Trade and health: a new agenda for the WTO

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  • 12/09/2011
At CMPI's second policy round table lunch in Geneva, we were lucky enough to have Fredrik Erixon, the head of Brussels trade think tank ECIPE, as speaker. He spoke on the need for a new international trade compact focused exclusively on health.
During the lunch, which was attended by a 25 high ranking Geneva diplomats and officials,   Fredrik set out the case that such a new trade compact would invigorate trade negotiations, while helping countries drive down costs.
Fredrik argued that the Doha Round is dead and it looks unlikely that the WTO will ever again prove to be a useful forum from which to negotiate global trade liberalisation. As mercantilism is still a dominant philosophy throughout the world, trade is unlikely to be liberalised further unless it is clear there will be clear gains in trade volumes. Trade negotiations need therefore to become less ambitious and focus on specific, clear issues.
Meanwhile, both developed and emerging economies are facing huge fiscal pressures as their populations age. Healthcare already comprises 20 per cent of the service sector of most higher and upper-middle income countries, with costs rising all the time due to factors such as technology, labour costs and so on. In other sectors, these inflationary pressures have been tempered via international trade, as countries are able to trade across borders to exploit their comparative advantage and lower costs.  However, almost no trade exists in healthcare outside of pharmaceuticals and other medical goods.
At the same time, emerging economies such as China are developing new healthcare systems. As they are starting from a very low base, it requires enormous amounts of capital. They too would benefit from international trade in healthcare in order to attract investment and capital from overseas.
All these factors underline the need for a new trade compact in healthcare.  Richer countries would derive great advantage from utilising communications technologies to have diagnostics and other analysis performed in countries where such things can be done more cheaply. There is also great potential to use such technologies to keep patients at home rather than in capital-intensive hospitals. Emerging markets could tap into this demand to help them mobilise the capitals and skills necessary to help them develop modern healthcare systems.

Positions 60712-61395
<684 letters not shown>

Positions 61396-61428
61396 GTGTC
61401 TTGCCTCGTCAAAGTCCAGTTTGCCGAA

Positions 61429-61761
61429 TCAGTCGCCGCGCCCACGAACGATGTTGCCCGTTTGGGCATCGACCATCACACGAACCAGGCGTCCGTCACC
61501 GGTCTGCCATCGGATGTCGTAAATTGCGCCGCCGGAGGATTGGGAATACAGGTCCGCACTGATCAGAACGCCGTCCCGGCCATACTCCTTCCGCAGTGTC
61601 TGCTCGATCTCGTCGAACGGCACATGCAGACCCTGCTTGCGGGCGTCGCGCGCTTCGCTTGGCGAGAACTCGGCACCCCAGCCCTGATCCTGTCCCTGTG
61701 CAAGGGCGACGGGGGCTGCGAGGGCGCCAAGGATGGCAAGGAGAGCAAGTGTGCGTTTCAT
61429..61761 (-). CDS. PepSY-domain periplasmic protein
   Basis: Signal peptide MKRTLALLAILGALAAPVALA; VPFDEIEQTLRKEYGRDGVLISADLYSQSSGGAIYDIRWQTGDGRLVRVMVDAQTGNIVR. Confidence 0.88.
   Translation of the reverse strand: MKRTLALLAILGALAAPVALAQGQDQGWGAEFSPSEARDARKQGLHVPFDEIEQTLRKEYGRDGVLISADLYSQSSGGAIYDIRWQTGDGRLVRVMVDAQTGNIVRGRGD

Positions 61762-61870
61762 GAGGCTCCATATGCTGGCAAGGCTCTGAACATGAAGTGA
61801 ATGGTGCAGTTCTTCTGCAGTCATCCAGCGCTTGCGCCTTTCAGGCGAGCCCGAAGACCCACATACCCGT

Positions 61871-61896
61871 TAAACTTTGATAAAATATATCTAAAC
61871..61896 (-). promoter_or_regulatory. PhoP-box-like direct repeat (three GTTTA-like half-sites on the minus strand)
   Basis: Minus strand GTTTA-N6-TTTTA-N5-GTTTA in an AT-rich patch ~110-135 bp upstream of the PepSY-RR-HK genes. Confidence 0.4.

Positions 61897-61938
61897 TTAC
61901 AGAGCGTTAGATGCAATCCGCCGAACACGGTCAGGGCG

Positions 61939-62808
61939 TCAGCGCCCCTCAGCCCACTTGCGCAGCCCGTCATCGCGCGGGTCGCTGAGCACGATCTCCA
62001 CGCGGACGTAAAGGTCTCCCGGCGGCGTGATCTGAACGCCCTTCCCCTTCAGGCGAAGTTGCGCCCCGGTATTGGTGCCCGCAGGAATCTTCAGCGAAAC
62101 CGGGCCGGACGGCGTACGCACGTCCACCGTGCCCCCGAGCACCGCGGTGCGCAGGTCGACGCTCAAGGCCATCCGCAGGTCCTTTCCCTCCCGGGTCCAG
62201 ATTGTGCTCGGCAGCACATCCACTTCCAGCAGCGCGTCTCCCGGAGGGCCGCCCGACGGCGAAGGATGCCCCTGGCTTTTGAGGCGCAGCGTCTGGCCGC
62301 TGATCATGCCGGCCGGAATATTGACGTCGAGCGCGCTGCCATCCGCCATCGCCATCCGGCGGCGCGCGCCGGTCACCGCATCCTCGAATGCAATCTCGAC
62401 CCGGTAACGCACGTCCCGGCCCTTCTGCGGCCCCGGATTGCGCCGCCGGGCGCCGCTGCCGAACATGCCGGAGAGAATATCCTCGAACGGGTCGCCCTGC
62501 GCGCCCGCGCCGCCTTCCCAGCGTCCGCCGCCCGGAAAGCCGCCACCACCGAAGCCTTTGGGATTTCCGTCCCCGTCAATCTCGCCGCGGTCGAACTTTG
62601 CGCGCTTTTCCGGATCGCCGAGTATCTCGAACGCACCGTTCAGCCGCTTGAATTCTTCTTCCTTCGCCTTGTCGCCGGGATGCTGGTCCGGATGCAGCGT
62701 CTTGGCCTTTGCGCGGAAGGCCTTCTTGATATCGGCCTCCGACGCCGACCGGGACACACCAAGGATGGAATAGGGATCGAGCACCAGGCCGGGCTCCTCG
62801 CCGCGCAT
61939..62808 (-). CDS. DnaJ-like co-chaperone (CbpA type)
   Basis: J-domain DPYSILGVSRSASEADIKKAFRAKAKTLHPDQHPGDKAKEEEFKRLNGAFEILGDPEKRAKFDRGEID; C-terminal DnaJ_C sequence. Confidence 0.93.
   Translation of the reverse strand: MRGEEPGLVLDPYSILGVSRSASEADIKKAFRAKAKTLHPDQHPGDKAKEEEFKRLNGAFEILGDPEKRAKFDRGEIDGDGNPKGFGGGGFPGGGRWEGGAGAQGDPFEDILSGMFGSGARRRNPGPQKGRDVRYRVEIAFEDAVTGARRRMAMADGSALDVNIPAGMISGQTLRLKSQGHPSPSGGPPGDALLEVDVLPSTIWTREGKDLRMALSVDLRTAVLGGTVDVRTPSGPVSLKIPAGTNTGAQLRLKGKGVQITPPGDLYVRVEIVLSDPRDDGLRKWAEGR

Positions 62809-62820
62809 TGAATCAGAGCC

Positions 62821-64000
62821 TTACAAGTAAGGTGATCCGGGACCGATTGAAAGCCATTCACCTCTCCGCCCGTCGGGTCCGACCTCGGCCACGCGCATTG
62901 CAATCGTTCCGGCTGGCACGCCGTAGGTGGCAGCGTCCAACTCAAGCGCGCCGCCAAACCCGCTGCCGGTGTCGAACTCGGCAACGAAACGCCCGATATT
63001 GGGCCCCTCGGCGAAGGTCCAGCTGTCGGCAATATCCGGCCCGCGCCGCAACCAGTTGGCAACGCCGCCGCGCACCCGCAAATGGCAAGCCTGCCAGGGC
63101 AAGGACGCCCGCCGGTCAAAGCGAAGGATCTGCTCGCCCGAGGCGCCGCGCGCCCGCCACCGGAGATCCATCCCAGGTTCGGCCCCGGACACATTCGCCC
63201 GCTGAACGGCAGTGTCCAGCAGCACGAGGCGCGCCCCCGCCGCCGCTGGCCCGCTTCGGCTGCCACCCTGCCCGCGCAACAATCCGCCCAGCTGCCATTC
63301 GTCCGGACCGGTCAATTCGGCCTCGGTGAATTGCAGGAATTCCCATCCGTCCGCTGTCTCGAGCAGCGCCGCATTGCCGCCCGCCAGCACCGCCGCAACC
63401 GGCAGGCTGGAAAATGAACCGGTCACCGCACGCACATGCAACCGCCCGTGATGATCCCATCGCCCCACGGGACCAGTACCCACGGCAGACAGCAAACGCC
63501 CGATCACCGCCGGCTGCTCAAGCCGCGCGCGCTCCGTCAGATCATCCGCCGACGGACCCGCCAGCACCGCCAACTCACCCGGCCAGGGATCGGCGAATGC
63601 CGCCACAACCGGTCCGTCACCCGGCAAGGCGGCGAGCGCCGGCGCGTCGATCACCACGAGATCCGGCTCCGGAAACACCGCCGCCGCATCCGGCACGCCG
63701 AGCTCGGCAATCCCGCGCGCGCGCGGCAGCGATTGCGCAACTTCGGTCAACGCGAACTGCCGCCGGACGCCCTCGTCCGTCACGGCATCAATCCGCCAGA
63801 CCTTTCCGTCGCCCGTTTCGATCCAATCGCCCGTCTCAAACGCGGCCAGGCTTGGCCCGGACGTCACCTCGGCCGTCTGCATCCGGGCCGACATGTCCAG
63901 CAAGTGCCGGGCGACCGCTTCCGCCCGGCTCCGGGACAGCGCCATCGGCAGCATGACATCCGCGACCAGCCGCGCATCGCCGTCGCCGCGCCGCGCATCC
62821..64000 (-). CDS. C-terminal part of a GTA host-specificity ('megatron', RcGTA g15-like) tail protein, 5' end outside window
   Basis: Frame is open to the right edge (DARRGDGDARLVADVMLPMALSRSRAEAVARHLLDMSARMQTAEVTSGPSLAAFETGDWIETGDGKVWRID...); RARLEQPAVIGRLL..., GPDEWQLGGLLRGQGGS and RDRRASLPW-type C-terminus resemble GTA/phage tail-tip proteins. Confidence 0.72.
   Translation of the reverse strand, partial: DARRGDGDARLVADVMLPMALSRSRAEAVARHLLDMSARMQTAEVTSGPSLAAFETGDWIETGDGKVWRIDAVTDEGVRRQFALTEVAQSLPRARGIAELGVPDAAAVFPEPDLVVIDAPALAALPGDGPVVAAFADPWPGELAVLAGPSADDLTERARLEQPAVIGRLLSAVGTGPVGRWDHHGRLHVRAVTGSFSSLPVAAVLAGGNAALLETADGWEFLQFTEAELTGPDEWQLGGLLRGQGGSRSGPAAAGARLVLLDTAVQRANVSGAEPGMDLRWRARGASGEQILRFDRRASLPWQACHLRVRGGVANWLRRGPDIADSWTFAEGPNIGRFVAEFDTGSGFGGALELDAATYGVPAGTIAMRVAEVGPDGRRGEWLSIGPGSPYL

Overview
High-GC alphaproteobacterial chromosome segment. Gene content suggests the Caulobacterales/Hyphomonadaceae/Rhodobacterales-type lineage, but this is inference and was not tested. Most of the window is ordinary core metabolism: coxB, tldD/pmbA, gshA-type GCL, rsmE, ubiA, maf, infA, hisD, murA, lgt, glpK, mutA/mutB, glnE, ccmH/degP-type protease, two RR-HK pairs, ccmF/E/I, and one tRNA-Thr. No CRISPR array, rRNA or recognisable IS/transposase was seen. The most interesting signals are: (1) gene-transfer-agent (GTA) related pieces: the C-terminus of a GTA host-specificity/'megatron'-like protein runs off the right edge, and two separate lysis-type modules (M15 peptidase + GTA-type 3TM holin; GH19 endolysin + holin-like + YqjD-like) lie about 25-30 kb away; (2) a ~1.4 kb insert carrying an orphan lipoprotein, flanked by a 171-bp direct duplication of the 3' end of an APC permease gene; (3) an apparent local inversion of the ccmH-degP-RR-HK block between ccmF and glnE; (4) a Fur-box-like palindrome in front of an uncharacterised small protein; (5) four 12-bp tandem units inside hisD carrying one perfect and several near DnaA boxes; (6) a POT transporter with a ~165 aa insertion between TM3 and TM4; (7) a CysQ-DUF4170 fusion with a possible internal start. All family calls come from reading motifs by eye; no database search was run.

So what can be done? First, there needs to be a thorough reworking of the rules surrounding trade in services. Only a few (mainly developing) countries have made firm commitments under the WTO's General Agreement on Trade in Services (which governs the rules on trade in healthcare). Rich countries therefore need to put healthcare services at the front of their trade strategies. Second, healthcare needs to be included in the WTO’s Government Procurement Agreement to ensure that state healthcare systems are part of this international process. Third, work needs to be done to reduce non tariff barriers to trade in healthcare, such as technological and regulatory barriers.
Although medical tourism will become increasingly popular amongst richer people it is unlikely to become a mass market phenomena as it is paid for mainly out of pocket. Rather, using technology to allow patients and their physicians to communicate with low cost, foreign service providers -without having to go to a hospital- could be a potential game changer, driving down costs and improving the quality of care. To make this happen, there needs to be a new global compact for trade in healthcare.


Center for Medicine in the Public Interest is a nonprofit, non-partisan organization promoting innovative solutions that advance medical progress, reduce health disparities, extend life and make health care more affordable, preventive and patient-centered. CMPI also provides the public, policymakers and the media a reliable source of independent scientific analysis on issues ranging from personalized medicine, food and drug safety, health care reform and comparative effectiveness.

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